Author D Wallace Peach


I didn’t care for reading as a child – I preferred Bonanza and Beverly Hillbillies reruns, Saturday morning cartoons and the Ed Sullivan show. Then one day, I opened a book titled The Hobbit.

Tolkien … literally changed my life.

I love to write. It’s a luxury I never expected I’d have time for – life got in the way. You know how that goes – kids, work, chores… sleep. I worked for 18 years in business where amassing coin was the all-consuming objective. It required huge amounts of time and mental energy. And for me personally, it was soul-slaying.

Then on September 11, 2001 two planes flew into the World Trade Center. I was working in Connecticut, about 2 hours from ground zero, and remember sitting in a conference room, watching the second tower fall. That tragedy initiated a process of redefinition for me, an evaluation of what was vital and important. Life felt short and precarious, and I started to wonder if it was time to do something that actually mattered.

In a moment of loving kindness, my husband suggested that I quit my job and go back to school (he still wonders what he could possibly have been thinking). I graduated with a Masters in Counseling and a mountain of debt. Oh well. I worked in Burlington, Vermont for peanuts – but, oh, they were chocolate covered! The human experience was sweet and rich. I had the pleasure of working with people who cared deeply about the challenges facing children and families, and I came to understand how the power of relationship, in all its myriad forms, can change the world. In Myths of the Mirror it is called the Belonging.

Then life got in the way again, and Randy and I made a move to the lush, wet, green wilderness of the Oregon rainforest. We live on a mountain a half-hour beyond the edge of civilization in a wonderful community where, once again, I encountered the Belonging. In another regrettable moment of loving kindness, he suggested that I write a book rather than work, and Myths of the Mirror poured onto the keyboard. Fast forward a decade and more than twenty books line my Amazon shelf. They have each been labors of love and I hope you enjoy them.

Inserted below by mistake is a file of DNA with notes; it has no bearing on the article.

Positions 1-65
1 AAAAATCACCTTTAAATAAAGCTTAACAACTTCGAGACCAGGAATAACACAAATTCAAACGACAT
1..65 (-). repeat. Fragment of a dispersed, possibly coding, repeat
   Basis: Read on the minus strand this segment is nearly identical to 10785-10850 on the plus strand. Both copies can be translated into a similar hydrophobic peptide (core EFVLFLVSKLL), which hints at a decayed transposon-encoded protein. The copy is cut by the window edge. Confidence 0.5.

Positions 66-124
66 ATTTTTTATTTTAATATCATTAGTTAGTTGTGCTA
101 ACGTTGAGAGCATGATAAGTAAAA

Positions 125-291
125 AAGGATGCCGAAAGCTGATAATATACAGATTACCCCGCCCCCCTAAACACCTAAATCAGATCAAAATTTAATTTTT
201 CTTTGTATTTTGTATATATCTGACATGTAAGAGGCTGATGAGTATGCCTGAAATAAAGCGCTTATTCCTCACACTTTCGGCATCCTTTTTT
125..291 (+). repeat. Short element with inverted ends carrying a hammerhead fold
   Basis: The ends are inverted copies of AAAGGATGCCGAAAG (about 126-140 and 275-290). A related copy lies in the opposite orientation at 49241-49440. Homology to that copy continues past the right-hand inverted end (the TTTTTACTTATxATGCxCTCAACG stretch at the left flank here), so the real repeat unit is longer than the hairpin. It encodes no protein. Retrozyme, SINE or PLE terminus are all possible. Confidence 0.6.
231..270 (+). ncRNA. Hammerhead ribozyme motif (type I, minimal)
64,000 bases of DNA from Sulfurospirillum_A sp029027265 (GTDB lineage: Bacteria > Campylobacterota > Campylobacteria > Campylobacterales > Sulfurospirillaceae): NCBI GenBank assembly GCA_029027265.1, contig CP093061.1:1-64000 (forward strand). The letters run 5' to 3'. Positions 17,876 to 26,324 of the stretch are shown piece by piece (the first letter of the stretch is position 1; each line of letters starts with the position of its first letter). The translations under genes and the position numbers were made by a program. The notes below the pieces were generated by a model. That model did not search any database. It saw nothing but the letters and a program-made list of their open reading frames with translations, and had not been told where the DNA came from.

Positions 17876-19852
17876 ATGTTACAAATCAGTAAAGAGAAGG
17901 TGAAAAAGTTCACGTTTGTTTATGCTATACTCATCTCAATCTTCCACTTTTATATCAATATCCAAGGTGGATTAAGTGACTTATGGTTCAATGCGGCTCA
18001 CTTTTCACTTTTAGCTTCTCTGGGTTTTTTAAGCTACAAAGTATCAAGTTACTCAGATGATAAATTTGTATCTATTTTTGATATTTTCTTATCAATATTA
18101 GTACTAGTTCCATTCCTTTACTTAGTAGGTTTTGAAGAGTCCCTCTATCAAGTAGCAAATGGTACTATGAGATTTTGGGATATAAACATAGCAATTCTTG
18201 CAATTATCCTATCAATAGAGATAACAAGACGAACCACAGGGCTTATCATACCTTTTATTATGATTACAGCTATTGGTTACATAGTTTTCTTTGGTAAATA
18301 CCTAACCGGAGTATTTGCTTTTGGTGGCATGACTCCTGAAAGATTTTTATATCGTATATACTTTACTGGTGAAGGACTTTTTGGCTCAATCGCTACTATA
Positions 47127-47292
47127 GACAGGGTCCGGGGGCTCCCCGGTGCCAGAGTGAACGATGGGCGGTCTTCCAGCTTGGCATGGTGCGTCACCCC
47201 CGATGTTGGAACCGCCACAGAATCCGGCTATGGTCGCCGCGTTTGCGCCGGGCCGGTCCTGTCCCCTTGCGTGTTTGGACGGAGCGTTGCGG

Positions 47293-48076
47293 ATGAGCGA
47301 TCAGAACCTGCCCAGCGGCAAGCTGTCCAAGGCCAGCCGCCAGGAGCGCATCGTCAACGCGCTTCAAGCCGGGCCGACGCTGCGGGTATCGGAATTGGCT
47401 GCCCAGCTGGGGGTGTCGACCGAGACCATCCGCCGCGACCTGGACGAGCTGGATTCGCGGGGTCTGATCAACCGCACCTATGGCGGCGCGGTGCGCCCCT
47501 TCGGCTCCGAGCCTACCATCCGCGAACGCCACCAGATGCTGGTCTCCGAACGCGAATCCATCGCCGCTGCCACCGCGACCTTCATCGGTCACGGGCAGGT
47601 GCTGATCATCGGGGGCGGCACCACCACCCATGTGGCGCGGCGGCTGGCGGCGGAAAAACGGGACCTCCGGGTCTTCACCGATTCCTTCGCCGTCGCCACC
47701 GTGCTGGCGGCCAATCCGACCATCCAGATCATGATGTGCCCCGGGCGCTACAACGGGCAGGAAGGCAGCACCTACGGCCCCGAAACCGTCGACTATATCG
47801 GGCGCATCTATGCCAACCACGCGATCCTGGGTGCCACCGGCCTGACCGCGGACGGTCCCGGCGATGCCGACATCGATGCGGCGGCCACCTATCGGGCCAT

385 thoughts on “About

  1. Michael Dutz says:

    Thank you for stopping by my blog & enjoying the story “stereo types”.

    Liked by 2 people

  2. I discovered your blog from a link on Dan Antion’s site. I have just gotten into writing short stories and I share most of them on my blog. I love the prompts and writer tips you have on your site so I look forward to following.

    Liked by 2 people

    • Thank you for the kind comment, Janis. Usually my blog isn’t quite as hectic as it feels right now with the writing challenge underway. But it is a book-ish writerly blog at heart. I’m delighted to hear that you’re writing! I didn’t start until I was 50, but as far as I’m concerned, it’s never too late. I’ll be over to say hi in a few minutes!

      Liked by 2 people

  3. What an interesting story, Diana. You had me at the start with your love for Saturday morning cartoons, Bonanza, and Beverly Hillbillies. Working for chocolate-covered peanuts made me laugh.

    Liked by 3 people

  4. I love your blog Diana. 💖🤩
    I have started following you. You are one of the best bloggers I know on WordPress.
    All the best for your future endeavors. 👍🏻😊

    Liked by 2 people

  5. Jane Risdon says:

    I love Pixabay too. Fab blog, by the way, love the Arthur Rackham style artwork. Loved those cowboy programmes as a kid, and the Hillbillies. Such escapism. Have a fab week. x

    Liked by 2 people

  6. Thanks for the follow 🙂

    Liked by 1 person

  7. Resa says:

    Diana, after reading this, and realizing that some of you impetus to write was from the events of 9/11, I thought today would be a good day to reblog your art post.
    It is 20 years later, but it is yesterday.
    I hope it is okay by you. – Resa

    Liked by 2 people

  8. Bryan Aiello says:

    Hi, really like the art on your site. Are you the artist?

    Liked by 2 people

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